Video Game Easter Eggs Deliver Malware

According to AVG Technologies, more than 90 percent of all unauthorized ‘hacks’ for leading computer games, including cheats, patches, and “keygens” that enable use of pirated games, are infected with malware (h/t Softpedia).

Because the five most popular computer games are played by a total of approximately 330 million players worldwide, AVG says, the potential target market is huge — even if just 0.1 percent of those players were to seek out a hack, that could still put 330,000 gamers at risk of being infected by malware.

One malware sample studied by the AVG Viruslab Research Group was designed to decrypt the victim’s saved Web site passwords, then send them to the attacker via e-mail. “However, it could also mean you lose your game account altogether: attackers can profit from the theft by trading the accounts online in exchange for cash,” the researchers write. “A registered user account could cost hundreds of dollars and hours of gameplay to replace, while in-game purchases (power-ups, weapons, equipment, etc.) may be lost or sold before the user has a chance to contact the game developer and reclaim their hacked account.”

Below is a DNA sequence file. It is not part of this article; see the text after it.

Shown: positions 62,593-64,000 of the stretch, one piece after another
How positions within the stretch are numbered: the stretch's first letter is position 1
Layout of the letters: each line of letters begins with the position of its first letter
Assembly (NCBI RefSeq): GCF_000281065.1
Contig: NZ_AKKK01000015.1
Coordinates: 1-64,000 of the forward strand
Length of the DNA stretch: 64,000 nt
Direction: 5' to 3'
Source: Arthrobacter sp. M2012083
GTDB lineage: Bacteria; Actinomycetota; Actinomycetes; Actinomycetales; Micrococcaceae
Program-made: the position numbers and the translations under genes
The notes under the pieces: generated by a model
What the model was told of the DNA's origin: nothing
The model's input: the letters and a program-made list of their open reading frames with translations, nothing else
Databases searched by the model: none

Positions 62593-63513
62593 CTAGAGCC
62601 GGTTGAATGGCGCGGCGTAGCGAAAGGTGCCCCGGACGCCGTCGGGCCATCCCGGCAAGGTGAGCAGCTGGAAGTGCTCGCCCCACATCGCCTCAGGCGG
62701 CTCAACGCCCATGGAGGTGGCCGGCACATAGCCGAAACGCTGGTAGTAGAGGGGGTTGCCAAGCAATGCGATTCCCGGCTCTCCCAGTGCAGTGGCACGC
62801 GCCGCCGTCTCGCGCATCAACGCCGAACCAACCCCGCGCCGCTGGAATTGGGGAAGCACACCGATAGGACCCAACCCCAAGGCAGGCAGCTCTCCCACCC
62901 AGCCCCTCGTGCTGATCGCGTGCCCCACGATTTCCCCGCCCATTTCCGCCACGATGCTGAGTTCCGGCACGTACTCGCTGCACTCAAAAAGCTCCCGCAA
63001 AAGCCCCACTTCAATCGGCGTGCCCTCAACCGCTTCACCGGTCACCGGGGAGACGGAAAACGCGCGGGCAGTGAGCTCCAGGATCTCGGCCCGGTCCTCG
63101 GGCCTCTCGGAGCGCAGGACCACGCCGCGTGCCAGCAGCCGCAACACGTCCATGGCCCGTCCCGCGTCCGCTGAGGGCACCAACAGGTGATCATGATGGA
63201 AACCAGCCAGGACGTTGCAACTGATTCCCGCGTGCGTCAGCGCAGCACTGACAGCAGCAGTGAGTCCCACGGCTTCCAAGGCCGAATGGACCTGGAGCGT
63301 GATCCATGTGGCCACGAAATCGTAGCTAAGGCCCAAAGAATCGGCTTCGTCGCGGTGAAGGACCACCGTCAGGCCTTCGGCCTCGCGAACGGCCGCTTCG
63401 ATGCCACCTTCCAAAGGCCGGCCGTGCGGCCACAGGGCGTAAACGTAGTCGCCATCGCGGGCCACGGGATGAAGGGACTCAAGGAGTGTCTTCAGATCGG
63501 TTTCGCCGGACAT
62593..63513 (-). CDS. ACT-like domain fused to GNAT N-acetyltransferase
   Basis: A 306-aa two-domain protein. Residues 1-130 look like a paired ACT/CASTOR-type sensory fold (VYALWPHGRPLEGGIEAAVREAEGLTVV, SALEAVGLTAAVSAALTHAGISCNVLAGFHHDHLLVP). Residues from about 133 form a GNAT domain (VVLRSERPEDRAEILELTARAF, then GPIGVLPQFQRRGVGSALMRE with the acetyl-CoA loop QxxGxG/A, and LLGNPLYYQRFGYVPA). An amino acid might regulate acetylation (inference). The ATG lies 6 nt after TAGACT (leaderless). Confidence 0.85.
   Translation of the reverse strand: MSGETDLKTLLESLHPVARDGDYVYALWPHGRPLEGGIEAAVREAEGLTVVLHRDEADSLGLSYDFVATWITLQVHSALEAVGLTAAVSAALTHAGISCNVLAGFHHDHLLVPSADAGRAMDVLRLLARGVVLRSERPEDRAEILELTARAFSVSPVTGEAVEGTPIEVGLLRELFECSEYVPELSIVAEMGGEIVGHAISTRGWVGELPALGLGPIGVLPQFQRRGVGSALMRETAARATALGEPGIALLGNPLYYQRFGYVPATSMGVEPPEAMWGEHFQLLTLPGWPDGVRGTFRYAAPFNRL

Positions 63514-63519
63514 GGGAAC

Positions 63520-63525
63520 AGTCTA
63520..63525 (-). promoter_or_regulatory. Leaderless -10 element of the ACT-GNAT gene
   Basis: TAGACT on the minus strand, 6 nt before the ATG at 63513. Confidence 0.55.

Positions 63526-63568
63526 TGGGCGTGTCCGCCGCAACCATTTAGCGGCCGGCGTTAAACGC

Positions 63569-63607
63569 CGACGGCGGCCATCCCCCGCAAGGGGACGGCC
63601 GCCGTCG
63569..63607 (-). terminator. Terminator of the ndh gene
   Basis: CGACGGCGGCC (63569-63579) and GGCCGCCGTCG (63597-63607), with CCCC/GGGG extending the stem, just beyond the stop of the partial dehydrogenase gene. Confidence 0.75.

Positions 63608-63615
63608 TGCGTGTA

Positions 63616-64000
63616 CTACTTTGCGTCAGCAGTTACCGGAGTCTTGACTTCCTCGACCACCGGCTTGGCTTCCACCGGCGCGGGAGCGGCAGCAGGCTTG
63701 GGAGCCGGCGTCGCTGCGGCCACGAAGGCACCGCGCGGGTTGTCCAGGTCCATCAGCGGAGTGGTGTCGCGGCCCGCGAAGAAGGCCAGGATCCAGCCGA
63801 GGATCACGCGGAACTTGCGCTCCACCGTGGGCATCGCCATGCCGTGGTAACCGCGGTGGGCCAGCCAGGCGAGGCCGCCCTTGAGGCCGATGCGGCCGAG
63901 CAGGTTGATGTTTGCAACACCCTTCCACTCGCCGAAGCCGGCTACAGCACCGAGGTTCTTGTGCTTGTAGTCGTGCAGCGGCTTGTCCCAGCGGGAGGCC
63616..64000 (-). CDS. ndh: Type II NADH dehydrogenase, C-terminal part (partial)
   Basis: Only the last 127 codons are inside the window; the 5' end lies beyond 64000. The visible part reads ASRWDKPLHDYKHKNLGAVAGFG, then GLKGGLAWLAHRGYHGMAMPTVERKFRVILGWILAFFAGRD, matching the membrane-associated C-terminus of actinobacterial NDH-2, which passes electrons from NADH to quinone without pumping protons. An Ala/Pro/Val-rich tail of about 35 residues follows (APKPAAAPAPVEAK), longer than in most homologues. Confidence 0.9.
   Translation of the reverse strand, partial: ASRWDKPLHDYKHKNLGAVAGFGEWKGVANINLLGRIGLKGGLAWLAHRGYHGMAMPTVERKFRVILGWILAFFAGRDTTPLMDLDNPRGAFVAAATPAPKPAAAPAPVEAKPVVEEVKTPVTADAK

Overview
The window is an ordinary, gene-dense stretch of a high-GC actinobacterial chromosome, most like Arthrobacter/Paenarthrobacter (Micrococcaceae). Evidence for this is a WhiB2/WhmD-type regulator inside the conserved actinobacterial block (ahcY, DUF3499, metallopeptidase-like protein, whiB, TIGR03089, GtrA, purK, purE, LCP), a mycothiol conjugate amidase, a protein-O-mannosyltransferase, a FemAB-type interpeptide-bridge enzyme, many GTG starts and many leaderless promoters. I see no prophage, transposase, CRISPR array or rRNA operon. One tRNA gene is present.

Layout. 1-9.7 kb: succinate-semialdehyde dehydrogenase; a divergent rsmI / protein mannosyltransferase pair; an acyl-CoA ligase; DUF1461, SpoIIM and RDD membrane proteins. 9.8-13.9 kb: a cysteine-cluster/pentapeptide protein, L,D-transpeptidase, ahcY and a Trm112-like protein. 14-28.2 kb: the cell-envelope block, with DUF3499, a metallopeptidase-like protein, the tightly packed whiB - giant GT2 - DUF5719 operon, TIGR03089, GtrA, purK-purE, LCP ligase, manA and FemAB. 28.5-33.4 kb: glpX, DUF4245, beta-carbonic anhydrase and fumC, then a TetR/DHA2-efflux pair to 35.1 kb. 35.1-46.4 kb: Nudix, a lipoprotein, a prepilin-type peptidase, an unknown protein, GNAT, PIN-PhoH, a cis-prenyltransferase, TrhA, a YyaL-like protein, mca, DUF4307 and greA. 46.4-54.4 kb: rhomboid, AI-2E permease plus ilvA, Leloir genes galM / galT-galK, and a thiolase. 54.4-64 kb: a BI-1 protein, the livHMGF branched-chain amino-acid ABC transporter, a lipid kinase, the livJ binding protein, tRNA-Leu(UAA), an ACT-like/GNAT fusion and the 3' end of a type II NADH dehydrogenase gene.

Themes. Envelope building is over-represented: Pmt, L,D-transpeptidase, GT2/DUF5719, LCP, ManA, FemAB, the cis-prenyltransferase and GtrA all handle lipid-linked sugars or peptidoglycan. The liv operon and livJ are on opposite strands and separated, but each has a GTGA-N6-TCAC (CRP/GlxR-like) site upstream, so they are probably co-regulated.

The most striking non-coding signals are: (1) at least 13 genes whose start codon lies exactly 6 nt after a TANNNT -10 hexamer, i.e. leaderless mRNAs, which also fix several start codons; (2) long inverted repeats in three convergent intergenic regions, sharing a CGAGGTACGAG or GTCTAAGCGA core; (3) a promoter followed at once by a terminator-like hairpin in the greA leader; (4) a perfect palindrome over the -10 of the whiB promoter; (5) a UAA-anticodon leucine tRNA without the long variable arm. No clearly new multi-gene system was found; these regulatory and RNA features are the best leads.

The solution, according to AVG, is simple: don’t download cracks, hacks, trainers, or unofficial patches; only download patches from the game provider’s official Web site; and use different user names and passwords for every game account.

Jeff Goldman
Jeff Goldman
Jeff Goldman has been a technology journalist for more than 20 years and an eSecurity Planet contributor since 2009.

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